Understanding Georgia Workers' Comp Permanent Partial Disability Benefits

Worker who had amputation and needs Permanent Partial Disability Benefits

Georgia law requires most employers to carry workers' compensation insurance, which is used to provide employees with a range of benefits if they're injured in the workplace or while performing duties in the course and scope of their employment.

In addition to covering necessary medical treatment, workers' compensation benefits include payments for employees rendered disabled as a result of on-the-job injuries.

Permanent Partial Disability Benefits Eligibility

PPD benefits are available to workers whose injuries result in some degree of permanent impairment. A workplace injury that results in a herniated disc or the loss of a limb are examples of injuries that could qualify an employee for PPD benefits.

Once an injured worker reaches the point of maximum medical improvement, his treating physician can assign an impairment rating. PPD benefits are only payable once the worker is no longer receiving temporary total disability (TTD) or temporary partial disability (TPD) benefits.

Unlike TTD or TPD benefits—which are intended to compensate workers for wages lost as a result of an on-the-job injury—PPD benefits are paid to injured employees as compensation for the loss of a body part, the loss of the use of a body part, or impairment to the injured worker's body as a whole.

Under Georgia law, PPD benefits can be paid to workers who've sustained permanently disabling injuries, regardless of whether the injury caused them to miss work or lose wages.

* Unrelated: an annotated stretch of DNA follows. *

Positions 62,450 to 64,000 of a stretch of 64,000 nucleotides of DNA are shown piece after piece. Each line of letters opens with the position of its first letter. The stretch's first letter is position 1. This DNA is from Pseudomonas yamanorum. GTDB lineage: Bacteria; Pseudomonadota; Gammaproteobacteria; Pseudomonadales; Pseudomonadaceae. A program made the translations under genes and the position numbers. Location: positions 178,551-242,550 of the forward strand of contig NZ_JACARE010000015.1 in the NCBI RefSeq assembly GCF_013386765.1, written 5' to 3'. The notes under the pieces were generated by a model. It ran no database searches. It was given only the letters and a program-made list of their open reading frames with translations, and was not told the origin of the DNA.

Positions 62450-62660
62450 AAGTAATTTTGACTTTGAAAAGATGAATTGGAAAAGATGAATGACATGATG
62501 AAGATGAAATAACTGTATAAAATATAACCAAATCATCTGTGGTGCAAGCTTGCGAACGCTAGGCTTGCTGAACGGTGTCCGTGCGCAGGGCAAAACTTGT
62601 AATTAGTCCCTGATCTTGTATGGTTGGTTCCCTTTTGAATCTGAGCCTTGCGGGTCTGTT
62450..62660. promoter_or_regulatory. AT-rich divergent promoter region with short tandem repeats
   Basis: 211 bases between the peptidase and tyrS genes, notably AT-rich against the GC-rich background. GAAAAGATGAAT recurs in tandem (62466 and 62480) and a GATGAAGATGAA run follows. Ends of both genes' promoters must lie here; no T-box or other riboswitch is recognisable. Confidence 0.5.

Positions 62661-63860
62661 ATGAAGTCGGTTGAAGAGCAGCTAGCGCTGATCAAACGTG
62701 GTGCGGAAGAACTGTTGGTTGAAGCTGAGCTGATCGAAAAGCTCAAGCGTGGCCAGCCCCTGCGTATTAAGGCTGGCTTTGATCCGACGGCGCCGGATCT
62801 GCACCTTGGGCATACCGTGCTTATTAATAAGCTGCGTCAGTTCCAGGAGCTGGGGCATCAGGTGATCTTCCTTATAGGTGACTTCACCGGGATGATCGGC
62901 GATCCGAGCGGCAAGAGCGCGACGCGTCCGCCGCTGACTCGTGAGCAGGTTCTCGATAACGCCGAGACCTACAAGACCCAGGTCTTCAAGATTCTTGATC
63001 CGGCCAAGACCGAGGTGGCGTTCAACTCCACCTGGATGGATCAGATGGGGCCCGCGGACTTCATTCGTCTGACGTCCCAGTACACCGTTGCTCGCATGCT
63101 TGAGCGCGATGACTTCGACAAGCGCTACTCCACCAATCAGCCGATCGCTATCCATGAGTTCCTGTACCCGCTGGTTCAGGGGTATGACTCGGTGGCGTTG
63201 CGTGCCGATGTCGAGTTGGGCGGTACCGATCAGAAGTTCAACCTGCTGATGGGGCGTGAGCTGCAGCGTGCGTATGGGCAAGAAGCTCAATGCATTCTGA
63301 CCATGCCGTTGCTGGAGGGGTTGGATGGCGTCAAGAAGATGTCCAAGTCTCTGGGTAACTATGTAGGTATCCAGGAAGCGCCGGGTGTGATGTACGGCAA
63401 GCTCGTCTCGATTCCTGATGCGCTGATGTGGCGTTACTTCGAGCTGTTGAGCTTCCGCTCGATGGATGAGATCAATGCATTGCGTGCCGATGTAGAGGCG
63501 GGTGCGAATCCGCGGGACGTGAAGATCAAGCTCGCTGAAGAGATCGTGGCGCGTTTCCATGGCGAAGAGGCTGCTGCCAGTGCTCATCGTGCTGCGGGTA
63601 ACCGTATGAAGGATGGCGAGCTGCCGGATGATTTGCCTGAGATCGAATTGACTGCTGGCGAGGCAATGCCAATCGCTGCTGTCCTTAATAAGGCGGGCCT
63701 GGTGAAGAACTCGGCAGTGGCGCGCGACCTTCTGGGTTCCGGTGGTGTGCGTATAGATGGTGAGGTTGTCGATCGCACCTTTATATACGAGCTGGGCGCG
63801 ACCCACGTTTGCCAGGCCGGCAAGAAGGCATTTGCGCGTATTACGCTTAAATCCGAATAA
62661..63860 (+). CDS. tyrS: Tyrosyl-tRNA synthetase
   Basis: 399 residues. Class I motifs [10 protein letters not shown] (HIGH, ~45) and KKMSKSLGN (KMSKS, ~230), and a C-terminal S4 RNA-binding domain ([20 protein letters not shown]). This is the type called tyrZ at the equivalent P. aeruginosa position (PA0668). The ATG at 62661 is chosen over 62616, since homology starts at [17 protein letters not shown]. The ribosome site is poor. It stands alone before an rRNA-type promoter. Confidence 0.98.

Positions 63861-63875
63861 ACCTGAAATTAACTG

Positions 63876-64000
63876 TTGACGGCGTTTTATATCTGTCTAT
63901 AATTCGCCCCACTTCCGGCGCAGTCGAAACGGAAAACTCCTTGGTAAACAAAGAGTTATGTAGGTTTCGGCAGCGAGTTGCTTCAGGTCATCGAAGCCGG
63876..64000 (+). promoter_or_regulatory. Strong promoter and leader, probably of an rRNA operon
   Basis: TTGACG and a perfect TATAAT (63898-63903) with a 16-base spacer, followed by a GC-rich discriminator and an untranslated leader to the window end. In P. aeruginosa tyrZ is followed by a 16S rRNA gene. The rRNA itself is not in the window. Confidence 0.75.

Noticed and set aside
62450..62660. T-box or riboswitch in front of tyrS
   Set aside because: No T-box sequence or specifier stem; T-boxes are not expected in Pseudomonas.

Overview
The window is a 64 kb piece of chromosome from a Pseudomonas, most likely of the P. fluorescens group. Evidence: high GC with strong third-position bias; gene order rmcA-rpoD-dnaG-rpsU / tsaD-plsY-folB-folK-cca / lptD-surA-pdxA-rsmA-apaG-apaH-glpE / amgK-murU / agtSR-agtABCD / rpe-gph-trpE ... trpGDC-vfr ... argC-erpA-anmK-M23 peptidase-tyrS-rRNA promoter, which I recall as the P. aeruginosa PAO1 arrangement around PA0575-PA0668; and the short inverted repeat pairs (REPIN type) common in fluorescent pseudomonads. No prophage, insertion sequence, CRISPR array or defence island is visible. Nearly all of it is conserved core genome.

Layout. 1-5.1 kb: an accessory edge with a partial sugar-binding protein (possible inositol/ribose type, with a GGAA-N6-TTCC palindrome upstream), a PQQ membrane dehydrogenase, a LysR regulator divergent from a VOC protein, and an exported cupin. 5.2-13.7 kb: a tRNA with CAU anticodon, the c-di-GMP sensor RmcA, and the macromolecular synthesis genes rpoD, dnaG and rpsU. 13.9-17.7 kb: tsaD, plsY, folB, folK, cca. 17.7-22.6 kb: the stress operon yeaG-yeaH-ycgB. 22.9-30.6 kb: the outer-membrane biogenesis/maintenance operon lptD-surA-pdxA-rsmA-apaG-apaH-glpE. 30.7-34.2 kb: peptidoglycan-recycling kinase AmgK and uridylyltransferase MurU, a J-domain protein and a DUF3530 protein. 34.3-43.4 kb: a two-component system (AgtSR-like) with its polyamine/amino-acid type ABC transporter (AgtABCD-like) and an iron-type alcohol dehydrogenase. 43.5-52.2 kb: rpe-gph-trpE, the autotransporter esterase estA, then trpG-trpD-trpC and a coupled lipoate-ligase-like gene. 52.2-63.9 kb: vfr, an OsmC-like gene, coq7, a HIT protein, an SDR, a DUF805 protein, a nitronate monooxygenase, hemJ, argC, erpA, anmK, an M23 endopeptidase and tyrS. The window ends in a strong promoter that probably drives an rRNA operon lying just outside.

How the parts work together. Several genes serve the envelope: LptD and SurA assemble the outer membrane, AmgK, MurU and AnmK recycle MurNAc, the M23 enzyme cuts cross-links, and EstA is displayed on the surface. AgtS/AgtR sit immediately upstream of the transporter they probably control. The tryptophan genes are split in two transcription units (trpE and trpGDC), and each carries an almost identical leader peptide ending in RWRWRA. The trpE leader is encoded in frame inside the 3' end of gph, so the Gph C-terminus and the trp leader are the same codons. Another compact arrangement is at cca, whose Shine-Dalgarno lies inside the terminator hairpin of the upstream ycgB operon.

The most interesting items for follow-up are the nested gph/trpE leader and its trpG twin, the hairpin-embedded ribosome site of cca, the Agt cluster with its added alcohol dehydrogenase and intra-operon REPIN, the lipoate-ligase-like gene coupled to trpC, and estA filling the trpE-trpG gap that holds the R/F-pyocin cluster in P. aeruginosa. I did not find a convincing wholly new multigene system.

Calculating Permanent Partial Disability Payments

Georgia workers' compensation PPD benefits are paid at a rate equal to two-thirds of the employee's average weekly wage up to a maximum of $675 per week, which is the same rate as what the injured worker would have been paid in TTD benefits while they were unable to work. These benefits are paid to the injured worker for the number of weeks determined by the disability percentage assigned by their treating physician, based on the American Medical Association's Guides to the Evaluation of Permanent Impairment.

The number of weeks of PPD payments varies depending on the part of the body that was injured. Did you sustain a permanently disabling injury on the job? Our Permanent Partial Disability Calculator can help you determine what your impairment rating is worth.

Maximum Period of PPD Benefits 

In Georgia, the maximum number of weeks injured workers can receive benefits for scheduled injuries are as follows:

  • 20 weeks for the loss of a small toe
  • 30 weeks for the loss of the big toe
  • 25 weeks for the loss of a little finger
  • 30 weeks for the loss of a ring finger
  • 35 weeks for the loss of a middle finger
  • 60 weeks for the loss of a thumb
  • 75 weeks for the traumatic loss of hearing in one ear
  • 135 weeks for the loss of a foot
  • 150 weeks for the traumatic loss of hearing in both ears
  • 150 weeks for the loss of vision of one eye
  • 160 weeks for the loss of a hand
  • 225 weeks for the loss of an arm or leg
  • 300 weeks for disability to the body as a whole

Permanent impairment to the neck or back is calculated based on disability to the body as a whole.  Also, injuries to specific body parts can result in alternative ratings.  An example of this would be if an employee sustained an injury to their ankle.  The treating physician could issue a rating to the foot, leg, and body as a whole.  As a practical matter, the injured worker should be paid PPD benefits for the rating which results in the greatest number of weeks of benefits.

Experienced Workers' Comp Attorneys Can Help

If you have suffered an injury as a result of on-the-job work accident in Georgia, you may be entitled to PPD benefits. 

Rechtman & Spevak's team of skilled workers' compensation attorneys can help you fight for the compensation you're owed. Contact us today to schedule an appointment for a free initial consultation to discuss the details of your case.